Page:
Politics Magazine

Chomsky On The Failure To Solve Israeli/Palestinian Crisis

Posted on the 23 October 2014 by Jobsanger
Chomsky On The Failure To Solve Israeli/Palestinian Crisis The picture at left is of Professor Noam Chomsky (Professor Emeritus at the Massachusetts Institute of Technology). The photo is by Duncan Rawlinson, and was found on Wikipedia.
Last Tuesday, Professor Chomsky gave a speech to 800 people in the United Nations General Assembly hall. That speech was about the Israeli-Palestinian situation -- and it was the best explanation of what has been happening over there that I have ever read or seen. If you really want to know what is happening there, and why peace seems impossible, then I urge you to go over to Democracy Now and read or listen to the whole thing.
Here is some of what Professor Chomsky had to say:
Many of the world’s problems are so intractable that it’s hard to think of ways even to take steps towards mitigating them. The Israel-Palestine conflict is not one of these. On the contrary, the general outlines of a diplomatic solution have been clear for at least 40 years. Not the end of the road—nothing ever is—but a significant step forward. And the obstacles to a resolution are also quite clear.
The basic outlines were presented here in a resolution brought to the U.N. Security Council in January 1976. It called for a two-state settlement on the internationally recognized border—and now I’m quoting—"with guarantees for the rights of both states to exist in peace and security within secure and recognized borders." The resolution was brought by the three major Arab states: Egypt, Jordan, Syria—sometimes called the "confrontation states." Israel refused to attend the session. The resolution was vetoed by the United States. A U.S. veto typically is a double veto: The veto, the resolution is not implemented, and the event is vetoed from history, so you have to look hard to find the record, but it is there. That has set the pattern that has continued since. The most recent U.S. veto was in February 2011—that’s President Obama—when his administration vetoed a resolution calling for implementation of official U.S. policy opposition to expansion of settlements. And it’s worth bearing in mind that expansion of settlements is not really the issue; it’s the settlements, unquestionably illegal, along with the infrastructure projects supporting them.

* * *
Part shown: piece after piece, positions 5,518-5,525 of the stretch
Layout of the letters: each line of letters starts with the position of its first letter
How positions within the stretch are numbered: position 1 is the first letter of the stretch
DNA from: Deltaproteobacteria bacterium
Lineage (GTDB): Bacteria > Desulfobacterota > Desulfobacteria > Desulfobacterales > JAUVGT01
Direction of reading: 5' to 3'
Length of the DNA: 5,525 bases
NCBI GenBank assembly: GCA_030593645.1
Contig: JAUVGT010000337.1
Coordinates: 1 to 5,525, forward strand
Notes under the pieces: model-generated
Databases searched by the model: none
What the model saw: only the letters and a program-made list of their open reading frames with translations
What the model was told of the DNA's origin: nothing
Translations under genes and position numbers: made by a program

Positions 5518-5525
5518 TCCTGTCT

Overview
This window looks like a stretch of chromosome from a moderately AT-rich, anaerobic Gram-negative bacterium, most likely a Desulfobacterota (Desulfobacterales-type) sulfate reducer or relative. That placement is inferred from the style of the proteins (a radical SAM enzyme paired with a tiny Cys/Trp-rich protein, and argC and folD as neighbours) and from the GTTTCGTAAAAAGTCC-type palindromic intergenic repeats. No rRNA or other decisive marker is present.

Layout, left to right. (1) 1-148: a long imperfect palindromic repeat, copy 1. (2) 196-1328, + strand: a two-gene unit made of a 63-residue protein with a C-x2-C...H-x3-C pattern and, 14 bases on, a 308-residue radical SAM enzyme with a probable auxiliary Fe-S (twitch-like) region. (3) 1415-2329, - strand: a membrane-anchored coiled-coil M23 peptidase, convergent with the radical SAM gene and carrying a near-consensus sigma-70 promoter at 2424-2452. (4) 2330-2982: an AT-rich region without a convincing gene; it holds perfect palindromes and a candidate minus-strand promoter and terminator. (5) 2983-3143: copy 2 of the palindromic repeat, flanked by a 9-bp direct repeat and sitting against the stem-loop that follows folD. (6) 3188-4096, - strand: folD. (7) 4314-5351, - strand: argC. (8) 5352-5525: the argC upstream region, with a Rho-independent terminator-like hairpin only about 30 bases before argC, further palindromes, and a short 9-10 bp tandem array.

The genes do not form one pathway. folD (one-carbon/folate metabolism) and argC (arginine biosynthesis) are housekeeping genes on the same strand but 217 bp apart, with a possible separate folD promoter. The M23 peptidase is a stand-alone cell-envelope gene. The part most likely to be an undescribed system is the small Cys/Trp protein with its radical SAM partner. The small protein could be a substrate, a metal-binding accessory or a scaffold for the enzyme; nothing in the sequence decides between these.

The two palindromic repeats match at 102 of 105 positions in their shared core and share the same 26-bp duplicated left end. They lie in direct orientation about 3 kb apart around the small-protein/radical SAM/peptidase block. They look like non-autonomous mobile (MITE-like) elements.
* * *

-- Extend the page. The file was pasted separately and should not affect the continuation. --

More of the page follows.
For a long time, there has been an overwhelming international consensus in support of a settlement along these general lines. The pattern that was set in January 1976 continues to the present. Israel rejects a settlement of these terms and for many years has been devoting extensive resources to ensuring that it will not be implemented, with the unremitting and decisive support of the United States—military, economic, diplomatic and indeed ideological—by establishing how the conflict is viewed and interpreted in the United States and within its broad sphere of influence.
There’s no time here to review the record, but its general character is revealed by a look at what has happened in Gaza in the past decade, carrying forward a long history of earlier crimes. Last August, August 26th, a ceasefire was reached between Israel and the Palestinian Authority. And the question on all our minds is: What are the prospects for the future? Well, one reasonable way to try to answer that question is to look at the record. And here, too, there is a definite pattern: A ceasefire is reached; Israel disregards it and continues its steady assault on Gaza, including continued siege, intermittent acts of violence, more settlement and development projects, often violence in the West Bank; Hamas observes the ceasefire, as Israel officially recognizes, until some Israeli escalation elicits a Hamas response, which leads to another exercise of "mowing the lawn," in Israeli parlance, each episode more fierce and destructive than the last. . .
The pattern is very clear. And so far, at least, it appears to be continuing. The latest ceasefire was reached on August 26th. It was followed at once by Israel’s greatest land grab in 30 years, almost a thousand acres in the Gush Etzion area near what’s called Jerusalem, Greater Jerusalem, about five times the size of anything that Jerusalem ever was, taken over by Israel, annexed in violation of Security Council orders. The U.S. State Department informed the Israeli Embassy that Israeli—I’m quoting it now—"Israeli activity in Gush Etzion undermines American efforts to protect Israel at the United Nations," and urged that Israel shouldn’t provide ammunition for "those at the [United Nations] who would interpret [Israel’s] position as hardening." Actually, that warning was given 47 years ago, in September 1967, at the time of Israel’s first colonization, illegal colonization, of Gush Etzion. Israeli historian Gershom Gorenberg recently reminded us of this. Little has changed since, in the last 47 years, apart from the scale of the crimes, which continue, without a break, with constant U.S. support.